As Russia invades Ukraine, a phone rings in Gibraltar
By Gabriella Peralta and Eyleen Gomez
At 5am on Thursday, Larisa Meleshenko’s phone rang in Gibraltar. It was her 80-year-old mother in Ukraine calling to tell her Russia had invaded.
Mrs Meleshenko told her mother not to panic, but from Gibraltar she fears for her family and friends.
Her mother lives in Irshansk, a small town in Ukraine west of Kyiv and a couple of hours' drive from the border with Belarus.
On Thursday, as Russia closed in on Ukraine, Mrs Meleshenko’s mother prepared to hunker down in a basement or garage.
Mrs Meleshenko told the Chronicle her mother has received documents instructing her on what to do if Russian troops enter her town, with the advice being to hide.
She is also concerned for her cousin and many of her friends.
“They are worried about the situation,” Mrs Meleshenko said.
One of her friends has tried to flee the country but has been unable to do so as the roads have been blocked by police vehicles.
In Ukraine, she added, her family and friends have heard the airstrikes.
Mrs Meleshenko lived all her life in Ukraine and after meeting a local man, she moved to Gibraltar in 2019 and the pair were married.
She urged Russians not to believe in war or the politics of conflict.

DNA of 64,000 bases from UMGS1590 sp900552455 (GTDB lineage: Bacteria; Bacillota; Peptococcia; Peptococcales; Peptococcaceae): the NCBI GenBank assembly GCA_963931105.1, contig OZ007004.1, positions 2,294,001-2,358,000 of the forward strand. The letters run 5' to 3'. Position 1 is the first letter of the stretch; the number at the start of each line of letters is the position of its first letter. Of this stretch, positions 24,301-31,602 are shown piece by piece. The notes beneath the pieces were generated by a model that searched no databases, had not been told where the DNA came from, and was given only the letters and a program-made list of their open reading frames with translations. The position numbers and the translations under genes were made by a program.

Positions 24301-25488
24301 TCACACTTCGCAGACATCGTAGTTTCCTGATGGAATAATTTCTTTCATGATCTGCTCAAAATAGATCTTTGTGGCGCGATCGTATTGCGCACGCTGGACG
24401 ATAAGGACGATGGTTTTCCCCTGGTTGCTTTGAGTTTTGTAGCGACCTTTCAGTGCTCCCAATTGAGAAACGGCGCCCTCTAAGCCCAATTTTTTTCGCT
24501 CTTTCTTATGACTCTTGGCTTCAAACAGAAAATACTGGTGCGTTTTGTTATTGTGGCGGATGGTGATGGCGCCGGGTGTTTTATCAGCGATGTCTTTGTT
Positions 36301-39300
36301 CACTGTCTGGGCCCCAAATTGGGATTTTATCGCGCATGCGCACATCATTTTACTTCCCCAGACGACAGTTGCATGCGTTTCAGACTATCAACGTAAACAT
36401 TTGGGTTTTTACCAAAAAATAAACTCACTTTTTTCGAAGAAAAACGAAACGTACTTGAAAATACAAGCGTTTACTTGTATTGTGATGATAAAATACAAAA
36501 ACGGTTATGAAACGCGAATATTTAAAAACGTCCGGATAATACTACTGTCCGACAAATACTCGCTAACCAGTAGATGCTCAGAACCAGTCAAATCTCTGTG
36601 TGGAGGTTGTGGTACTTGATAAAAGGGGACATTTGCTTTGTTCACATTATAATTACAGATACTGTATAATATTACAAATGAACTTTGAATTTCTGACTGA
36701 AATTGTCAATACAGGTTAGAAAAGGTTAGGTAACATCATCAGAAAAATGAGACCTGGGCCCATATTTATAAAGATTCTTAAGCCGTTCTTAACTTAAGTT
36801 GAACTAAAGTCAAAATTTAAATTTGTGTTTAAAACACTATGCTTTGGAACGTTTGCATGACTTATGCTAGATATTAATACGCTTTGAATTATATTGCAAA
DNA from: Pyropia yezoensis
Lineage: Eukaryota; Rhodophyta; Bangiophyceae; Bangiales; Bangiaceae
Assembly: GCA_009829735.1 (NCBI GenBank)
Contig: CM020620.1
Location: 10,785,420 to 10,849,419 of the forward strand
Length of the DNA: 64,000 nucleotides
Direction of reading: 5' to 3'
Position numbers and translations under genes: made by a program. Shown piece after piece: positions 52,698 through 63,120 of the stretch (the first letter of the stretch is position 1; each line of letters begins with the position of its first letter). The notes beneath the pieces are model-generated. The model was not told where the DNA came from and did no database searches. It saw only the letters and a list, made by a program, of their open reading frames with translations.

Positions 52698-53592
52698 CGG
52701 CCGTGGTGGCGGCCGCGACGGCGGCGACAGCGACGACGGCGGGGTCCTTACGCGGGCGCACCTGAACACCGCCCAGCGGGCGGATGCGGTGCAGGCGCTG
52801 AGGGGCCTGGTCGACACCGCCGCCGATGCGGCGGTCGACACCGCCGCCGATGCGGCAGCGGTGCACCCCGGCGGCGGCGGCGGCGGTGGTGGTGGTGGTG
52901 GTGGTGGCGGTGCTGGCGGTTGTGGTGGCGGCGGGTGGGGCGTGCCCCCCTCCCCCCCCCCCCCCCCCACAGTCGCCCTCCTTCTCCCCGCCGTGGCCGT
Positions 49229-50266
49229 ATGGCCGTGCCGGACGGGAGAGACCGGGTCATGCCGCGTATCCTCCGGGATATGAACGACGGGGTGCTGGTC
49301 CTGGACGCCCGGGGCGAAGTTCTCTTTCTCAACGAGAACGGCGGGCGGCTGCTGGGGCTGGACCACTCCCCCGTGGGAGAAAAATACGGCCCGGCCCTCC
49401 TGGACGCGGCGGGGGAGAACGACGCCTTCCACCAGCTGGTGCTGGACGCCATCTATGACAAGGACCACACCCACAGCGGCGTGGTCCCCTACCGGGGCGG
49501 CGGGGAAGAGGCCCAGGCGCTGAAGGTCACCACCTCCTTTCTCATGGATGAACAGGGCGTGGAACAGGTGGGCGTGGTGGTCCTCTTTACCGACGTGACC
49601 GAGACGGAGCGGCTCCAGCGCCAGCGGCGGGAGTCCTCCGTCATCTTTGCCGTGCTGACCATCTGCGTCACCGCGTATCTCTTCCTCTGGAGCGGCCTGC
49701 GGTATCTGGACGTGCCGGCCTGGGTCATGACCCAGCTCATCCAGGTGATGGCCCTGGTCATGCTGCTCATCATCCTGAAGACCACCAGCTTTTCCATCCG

“I want to tell people in Russia to do something,” she said.
“These politics are lies.”
And as the world denounced Russia’s aggression, with protests rapidly organised in many European countries, Gibraltar was no different.
On Thursday afternoon, Polish nationals Michael Żelazo and Maja Wisnewski stood in the rain outside No.6 Convent Place to raise awareness of the ongoing crisis in Ukraine.
“We are here because [Russian President Vladimir] Putin decided to invade Ukraine, which is basically a war crime,” Mr Żelazo said.
“And we think that Putin is a bully and you should stand up to a bully and this is what we can do at the moment.”
By standing outside the Government building in Gibraltar, the two Poles hoped to highlight the plight of Ukraine and the concerns of neighbouring countries including Poland.
“Because the more people that know, the more likely they are to support the victim, which is the Ukraine,” said Mr Żelazo.
“I think with popular support they can put pressure on the governments and the governments can put pressure on Russia to back down and withdraw its forces.”
He added that even Gibraltar can make a difference despite its size because “everybody counts and we have to be united.”
Mr Żelazo has friends in Ukraine. They were safe on Thursday, bu he feared for them given the fast-moving situation on the ground.
“It’s nothing like Putin says, it is a war,” he said.
Mr Żelazo wlll also be outside No.6 Convent Place after 5pm on Friday.